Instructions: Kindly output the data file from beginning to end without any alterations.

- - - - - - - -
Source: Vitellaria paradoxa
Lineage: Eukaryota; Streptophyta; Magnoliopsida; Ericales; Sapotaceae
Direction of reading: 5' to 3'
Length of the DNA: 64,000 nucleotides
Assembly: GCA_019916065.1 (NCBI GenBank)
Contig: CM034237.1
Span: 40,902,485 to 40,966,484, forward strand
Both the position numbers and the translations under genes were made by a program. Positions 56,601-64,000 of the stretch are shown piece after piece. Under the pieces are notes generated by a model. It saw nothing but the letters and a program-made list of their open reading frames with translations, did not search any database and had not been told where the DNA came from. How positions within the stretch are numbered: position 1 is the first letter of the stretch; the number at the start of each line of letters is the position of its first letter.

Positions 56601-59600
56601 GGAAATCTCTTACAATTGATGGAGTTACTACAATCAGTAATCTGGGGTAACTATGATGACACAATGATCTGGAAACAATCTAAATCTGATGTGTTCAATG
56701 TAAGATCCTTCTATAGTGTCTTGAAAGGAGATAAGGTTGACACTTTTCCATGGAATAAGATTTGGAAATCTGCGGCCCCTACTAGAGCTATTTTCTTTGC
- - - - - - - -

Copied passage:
Source: Vitellaria paradoxa
Lineage: Eukaryota; Streptophyta; Magnoliopsida; Ericales; Sapotaceae
Direction of reading: 5' to 3'
Length of the DNA: 64,000 nucleotides
Assembly: GCA_019916065.1 (NCBI GenBank)
Contig: CM034237.1
Span: 40,902,485 to 40,966,484, forward strand
Both the position numbers and the translations under genes were made by a program. Positions 56,601-64,000 of the stretch are shown piece after piece. Under the pieces are notes generated by a model. It saw nothing but the letters and a program-made list of their open reading frames with translations, did not search any database and had not been told where the DNA came from. How positions within the stretch are numbered: position 1 is the first letter of the stretch; the number at the start of each line of letters is the position of its first letter.

Positions 56601-59600
56601 GGAAATCTCTTACAATTGATGGAGTTACTACAATCAGTAATCTGGGGTAACTATGATGACACAATGATCTGGAAACAATCTAAATCTGATGTGTTCAATG
56701 TAAGATCCTTCTATAGTGTCTTGAAAGGAGATAAGGTTGACACTTTTCCATGGAATAAGATTTGGAAATCTGCGGCCCCTACTAGAGCTATTTTCTTTGC